- courtesy of NASA
- Crater Giordano Bruno lies at the center of pristine rays of ejecta up to 100 miles long.
Four centuries after being burned at the stake on an otherwise chilly February morning in 1600, the freethinking Dominican monk Giordano Bruno is still creating controversy. Actually, it's formation of the lunar crater named for him that's causing all the debate, although I'll be discussing Bruno's prescient cosmological ideas in another column.
According to the English monk Fratello Gervase of Canterbury (1141-1210), an extraordinary event took place on the early evening of June 25, 1178 (our calendar), the likes of which has never been seen since: "A marvelous phenomenon witnessed by some five or more men who were sitting there facing the [2-day-old thin crescent] Moon. Suddenly the upper horn split in two. From the midpoint of this division, a flaming torch sprang up, spewing out ... fire, hot coals and sparks ... the body of the moon which was below writhed, as if it were in anxiety, and to put it in the words of those who reported it to me and saw it with their own eyes, the moon throbbed like a wounded snake."
What did they see? According to a proposal made in 1976 by geologist Jack Hartung, it was the impact from a huge (two-miles across, perhaps) meteor or asteroid, resulting in the formation of the Giordano Bruno lunar crater. Molten dust from the impact would have obscured part of the crescent moon, that is, the "horn" would have been "split." From Gervase's description, the impact occurred close to the right edge of the moon, halfway between the moon's equator and north pole. Crater Bruno, on the far side just out of sight from us, at latitude 36 degrees north, fits nicely. What's particularly compelling about Hartung's proposal is Bruno's extreme youth: It's probably the youngest crater of its size on the moon. We know this because the rays spreading out from the crater, formed of light-colored ejecta material, are pristine, while those from older craters have been degraded by the constant rain of micro-meteorites on the lunar surface. And at 14 miles in diameter, Bruno is certainly consistent with the eruption of a vast cloud of ejecta visible from Earth.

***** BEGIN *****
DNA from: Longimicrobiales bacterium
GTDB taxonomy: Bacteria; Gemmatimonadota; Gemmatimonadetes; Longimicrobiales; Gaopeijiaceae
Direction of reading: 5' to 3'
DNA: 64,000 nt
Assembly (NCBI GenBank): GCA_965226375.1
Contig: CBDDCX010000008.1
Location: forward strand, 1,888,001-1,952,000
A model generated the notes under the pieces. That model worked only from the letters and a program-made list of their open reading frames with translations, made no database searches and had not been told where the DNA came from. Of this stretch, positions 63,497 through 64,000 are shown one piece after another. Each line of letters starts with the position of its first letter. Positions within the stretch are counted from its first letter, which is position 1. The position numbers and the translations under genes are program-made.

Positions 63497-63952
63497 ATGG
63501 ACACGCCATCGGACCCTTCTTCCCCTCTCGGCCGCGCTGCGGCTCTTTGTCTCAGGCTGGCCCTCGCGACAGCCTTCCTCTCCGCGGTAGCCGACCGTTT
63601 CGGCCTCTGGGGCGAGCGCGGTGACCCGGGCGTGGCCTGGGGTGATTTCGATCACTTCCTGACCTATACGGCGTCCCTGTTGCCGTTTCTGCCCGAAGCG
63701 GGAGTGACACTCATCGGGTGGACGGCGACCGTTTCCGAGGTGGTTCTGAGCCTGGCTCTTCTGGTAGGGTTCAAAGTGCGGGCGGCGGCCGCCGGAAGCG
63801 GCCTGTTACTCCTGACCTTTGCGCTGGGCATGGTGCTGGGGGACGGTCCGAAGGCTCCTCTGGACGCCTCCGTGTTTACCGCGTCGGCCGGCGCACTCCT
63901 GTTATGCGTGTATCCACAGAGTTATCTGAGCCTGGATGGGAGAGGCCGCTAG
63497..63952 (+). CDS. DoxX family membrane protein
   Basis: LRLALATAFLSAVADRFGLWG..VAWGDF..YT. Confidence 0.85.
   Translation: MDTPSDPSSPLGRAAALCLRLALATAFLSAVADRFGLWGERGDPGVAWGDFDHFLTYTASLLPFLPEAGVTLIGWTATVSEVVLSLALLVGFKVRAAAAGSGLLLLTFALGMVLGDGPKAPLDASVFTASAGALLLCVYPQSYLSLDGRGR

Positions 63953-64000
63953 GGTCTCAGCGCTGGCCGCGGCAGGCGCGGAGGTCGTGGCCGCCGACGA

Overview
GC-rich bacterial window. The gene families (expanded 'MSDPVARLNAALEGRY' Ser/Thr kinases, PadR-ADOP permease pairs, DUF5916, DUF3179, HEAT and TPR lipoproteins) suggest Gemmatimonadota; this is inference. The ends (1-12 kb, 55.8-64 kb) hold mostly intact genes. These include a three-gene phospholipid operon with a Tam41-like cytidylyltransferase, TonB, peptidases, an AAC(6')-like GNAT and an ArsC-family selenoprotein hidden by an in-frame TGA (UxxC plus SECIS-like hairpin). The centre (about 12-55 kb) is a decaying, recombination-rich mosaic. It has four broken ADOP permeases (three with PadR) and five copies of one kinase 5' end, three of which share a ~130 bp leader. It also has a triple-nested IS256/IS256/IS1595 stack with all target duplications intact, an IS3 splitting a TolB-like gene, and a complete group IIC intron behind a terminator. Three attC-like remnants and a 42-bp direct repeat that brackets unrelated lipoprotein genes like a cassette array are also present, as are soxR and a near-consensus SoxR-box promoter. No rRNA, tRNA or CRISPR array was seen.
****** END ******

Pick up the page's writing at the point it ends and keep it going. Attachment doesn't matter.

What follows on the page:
And that's the problem, according to lunar expert Paul Withers of the University of Arizona. An impact of that magnitude would have catapulted some 10 million tons of debris into Earth's atmosphere, causing, at the very least, a week-long meteor storm, spectacular enough to be recorded by someone, somewhere. Yet none of the astronomical records from the time -- European, Chinese, Arabic, Japanese and Korean -- mention what Withers claims would have been "the best fireworks show in history."
So there's the conundrum: If Bruno was caused by a huge impact in 1178, why didn't anyone record the subsequent earthly meteor shower? The answer will have to wait for future astronauts to ship samples from the crater back for analysis, so its precise age can be calculated. If those samples show that Bruno was formed about 800 years ago, we can be pretty confident that Gervase recorded the birth of a lunar crater, thus solving the mystery of a moon that "writhed" and "throbbed" on that long-ago midsummer night.
Barry Evans (email@example.com) love affair with the moon is platonic, pure and passionate. He will be giving a talk in the "local authors" series at the main Eureka Library on Saturday, Aug. 25 at 1 p.m. For reservations call 269-1991 or email firstname.lastname@example.org.